Features

Dave McNally, Aerospace Engineer, Air Traffic Management, and Kapil Sheth, Aerospace Research Engineer, Ames Research Center, Moffett Field, California

Dave McNally, Aerospace Engineer, Air Traffic Management, and Kapil Sheth, Aerospace Research Engineer, Ames Research Center, Moffett Field, California Convective weather, such as severe thunderstorm activity, is the leading cause of delay in the U.S. National Airspace System. Two NASA-developed tools – the Dynamic Weather Routes (DWR) tool and a national implementation of DWR called the National Airspace System Constraint Evaluation and Notification Tool (NASCENT) – will help pilots identify and evaluate opportunities for more efficient paths around convective weather and other airspace constraints. Dave McNally and Kapil Sheth are the lead developers of the technologies. DWR was tested operationally by a major US airline for three years.

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The Fourth Revolution in Manufacturing

The fourth industrial revolution, or Industry 4.0, is all about going digital. But the term – and the basic idea behind it – are not new. First used in 2011 at Hannover Fair in Germany, the term Industry 4.0 originates from a question posed by the German government to its country’s manufacturing industry leaders: What is the next stage of evolution for manufacturing?

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Spring-Loaded Screws

PEM® ReelFast® SMTPFLSM™ surfacemount, spring-loaded, captive panel screws from PennEngineering®, Danboro, PA, install permanently on printed circuit boards to provide secure attachment and allow for subsequent access whenever necessary. The all-metal assemblies mount in one piece on boards using the pick-and-place method, and install in the same manner and at the same time as other surface-mount components prior to the automated reflow solder process. They are supplied on tape and reel, and are compatible with existing SMT automated installation equipment. For Free Info Visit http://info.hotims.com/61058-110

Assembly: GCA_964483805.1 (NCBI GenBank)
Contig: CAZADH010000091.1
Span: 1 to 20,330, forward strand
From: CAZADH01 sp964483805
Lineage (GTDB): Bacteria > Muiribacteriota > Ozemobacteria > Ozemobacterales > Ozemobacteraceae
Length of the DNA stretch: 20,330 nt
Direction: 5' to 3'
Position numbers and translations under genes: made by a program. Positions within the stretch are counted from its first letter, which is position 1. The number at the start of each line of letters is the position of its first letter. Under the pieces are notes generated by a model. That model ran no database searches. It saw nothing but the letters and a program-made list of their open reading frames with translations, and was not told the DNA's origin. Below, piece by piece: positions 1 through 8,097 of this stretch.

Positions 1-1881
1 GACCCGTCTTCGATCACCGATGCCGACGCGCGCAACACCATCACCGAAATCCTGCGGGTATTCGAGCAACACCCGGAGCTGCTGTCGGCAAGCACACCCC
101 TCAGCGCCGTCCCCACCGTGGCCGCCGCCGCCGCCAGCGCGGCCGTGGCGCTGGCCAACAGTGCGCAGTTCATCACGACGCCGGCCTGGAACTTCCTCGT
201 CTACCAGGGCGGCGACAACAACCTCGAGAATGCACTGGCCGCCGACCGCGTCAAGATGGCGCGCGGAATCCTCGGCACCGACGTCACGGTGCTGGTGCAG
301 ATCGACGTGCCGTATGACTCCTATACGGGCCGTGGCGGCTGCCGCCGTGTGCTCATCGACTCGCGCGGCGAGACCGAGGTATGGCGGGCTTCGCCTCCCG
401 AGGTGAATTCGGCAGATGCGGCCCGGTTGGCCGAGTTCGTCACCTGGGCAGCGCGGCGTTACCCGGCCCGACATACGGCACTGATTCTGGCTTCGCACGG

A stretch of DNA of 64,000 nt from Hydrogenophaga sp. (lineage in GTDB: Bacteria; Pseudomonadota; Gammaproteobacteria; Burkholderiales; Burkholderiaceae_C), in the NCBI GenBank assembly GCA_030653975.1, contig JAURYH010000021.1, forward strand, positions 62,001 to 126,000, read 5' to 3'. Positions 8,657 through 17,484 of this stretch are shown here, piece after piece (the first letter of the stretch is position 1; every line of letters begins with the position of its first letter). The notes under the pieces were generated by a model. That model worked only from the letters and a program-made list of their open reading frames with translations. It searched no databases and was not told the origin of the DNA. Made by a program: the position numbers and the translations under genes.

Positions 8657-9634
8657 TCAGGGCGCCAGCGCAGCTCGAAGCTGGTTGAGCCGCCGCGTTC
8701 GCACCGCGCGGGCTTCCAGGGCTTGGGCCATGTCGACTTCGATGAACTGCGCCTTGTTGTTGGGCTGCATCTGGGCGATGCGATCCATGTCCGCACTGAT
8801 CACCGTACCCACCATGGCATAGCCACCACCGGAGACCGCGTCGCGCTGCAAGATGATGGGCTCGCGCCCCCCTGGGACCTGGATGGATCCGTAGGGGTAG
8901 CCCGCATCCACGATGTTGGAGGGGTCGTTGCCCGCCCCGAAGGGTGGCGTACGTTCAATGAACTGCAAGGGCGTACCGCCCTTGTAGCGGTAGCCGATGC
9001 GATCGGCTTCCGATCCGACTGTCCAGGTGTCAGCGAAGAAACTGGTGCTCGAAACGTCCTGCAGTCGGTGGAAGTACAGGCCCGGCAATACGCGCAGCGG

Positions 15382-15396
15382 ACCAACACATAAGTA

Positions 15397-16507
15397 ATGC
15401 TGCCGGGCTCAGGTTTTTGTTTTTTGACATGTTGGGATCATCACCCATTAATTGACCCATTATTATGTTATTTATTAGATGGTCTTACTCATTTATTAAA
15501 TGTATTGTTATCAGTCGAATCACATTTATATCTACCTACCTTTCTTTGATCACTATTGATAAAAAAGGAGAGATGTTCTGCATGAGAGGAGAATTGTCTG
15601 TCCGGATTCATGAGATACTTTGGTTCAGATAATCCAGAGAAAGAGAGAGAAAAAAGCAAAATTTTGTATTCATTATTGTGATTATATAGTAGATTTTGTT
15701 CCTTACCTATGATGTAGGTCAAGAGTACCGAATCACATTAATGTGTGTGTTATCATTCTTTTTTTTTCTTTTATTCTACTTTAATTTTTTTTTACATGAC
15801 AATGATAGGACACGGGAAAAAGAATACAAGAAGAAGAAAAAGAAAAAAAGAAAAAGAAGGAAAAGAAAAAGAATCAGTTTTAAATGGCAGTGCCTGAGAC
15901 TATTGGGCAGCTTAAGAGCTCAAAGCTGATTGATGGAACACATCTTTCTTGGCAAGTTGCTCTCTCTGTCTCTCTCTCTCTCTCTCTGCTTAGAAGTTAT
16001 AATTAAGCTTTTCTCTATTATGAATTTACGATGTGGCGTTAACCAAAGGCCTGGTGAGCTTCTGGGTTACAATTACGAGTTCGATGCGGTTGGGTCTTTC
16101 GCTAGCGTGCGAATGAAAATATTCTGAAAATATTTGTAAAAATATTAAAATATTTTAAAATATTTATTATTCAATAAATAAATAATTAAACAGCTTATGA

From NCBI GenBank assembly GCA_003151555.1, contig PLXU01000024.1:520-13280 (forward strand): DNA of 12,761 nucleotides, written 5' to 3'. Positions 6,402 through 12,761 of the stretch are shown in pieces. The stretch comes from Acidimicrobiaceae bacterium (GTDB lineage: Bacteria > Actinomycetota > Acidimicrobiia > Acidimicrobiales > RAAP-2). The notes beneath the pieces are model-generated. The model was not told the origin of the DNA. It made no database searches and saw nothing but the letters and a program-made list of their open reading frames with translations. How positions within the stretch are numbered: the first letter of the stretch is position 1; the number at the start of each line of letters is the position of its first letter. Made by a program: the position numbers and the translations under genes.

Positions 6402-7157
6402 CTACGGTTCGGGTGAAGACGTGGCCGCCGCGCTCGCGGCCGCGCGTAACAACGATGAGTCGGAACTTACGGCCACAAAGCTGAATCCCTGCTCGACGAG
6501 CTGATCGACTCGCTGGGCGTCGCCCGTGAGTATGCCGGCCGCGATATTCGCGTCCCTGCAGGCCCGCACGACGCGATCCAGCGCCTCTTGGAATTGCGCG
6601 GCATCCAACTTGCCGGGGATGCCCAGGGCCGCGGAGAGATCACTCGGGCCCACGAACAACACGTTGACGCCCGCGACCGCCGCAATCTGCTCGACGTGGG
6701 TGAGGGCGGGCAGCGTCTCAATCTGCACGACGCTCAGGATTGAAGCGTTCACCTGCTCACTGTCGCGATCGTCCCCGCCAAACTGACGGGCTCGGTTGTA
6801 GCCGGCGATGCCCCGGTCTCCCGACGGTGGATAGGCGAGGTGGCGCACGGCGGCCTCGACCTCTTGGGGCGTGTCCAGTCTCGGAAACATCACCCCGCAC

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Thermal Cameras Reveal Materials’ Secrets

Scientists at the Department of Energy’s Oak Ridge National Laboratory are pioneering the use of infrared cameras to image additive manufacturing processes in hopes of better understanding how processing conditions affect the strength, residual stresses and microstructure of 3D-printed parts.

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Researchers Turn Solar Energy into Electrical Power Using Photo-Bioelectrochemical Cells

A new paradigm for the development of photo-bioelectrochemical cells has been reported by researchers from The Hebrew University of Jerusalem, in Israel, and the University of Bochum, in Germany. The design of photo-bioelectrochemical cells based on native photosynthetic reaction is attracting substantial recent interest as a means for the conversion of solar light energy into electrical power.  

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NASA Engineers Tapped to Build First Integrated-Photonics Modem

A NASA team has been tapped to build a new type of communications modem that will employ an emerging, potentially revolutionary technology that could transform everything from telecommunications, medical imaging, and advanced manufacturing to national defense. The space agency’s first-ever integrated-photonics modem will be tested aboard the International Space Station beginning in 2020 as part of NASA’s multi-year Laser Communications Relay Demonstration, or LCRD. The cell phone-sized device incorporates optics-based functions, such as lasers, switches, and wires, onto a microchip — much like an integrated circuit found in all electronics hardware. Once aboard the space station, the so-called Integrated LCRD LEO (Low-Earth Orbit) User Modem and Amplifier (ILLUMA) will serve as a low-Earth orbit terminal for NASA’s LCRD, demonstrating yet another capability for high-speed, laser-based communications.

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Product of the Month

MSC Software Corp., Newport Beach, CA, announced the release of Marc 2015 nonlinear and multiphysics simulation software. Enhancements include new material models to simulate complex dynamic behavior of elastomers, permanent deformation of thermoplastics, and anisotropic plastic deformation in metal forming. The software provides a cohesive contact behavior that allows users to apply a finite stiffness in the normal and tangential direction, improving stress results in the contact zones and the overall deformation. A new family of elements has improved bending behavior compared to traditional lower order triangular and tetrahedral elements, and can be used for either compressible or nearly incompressible behavior. Two new global adaptive meshing methods are included, as well as improvements to Mentat, the user interface of Marc.

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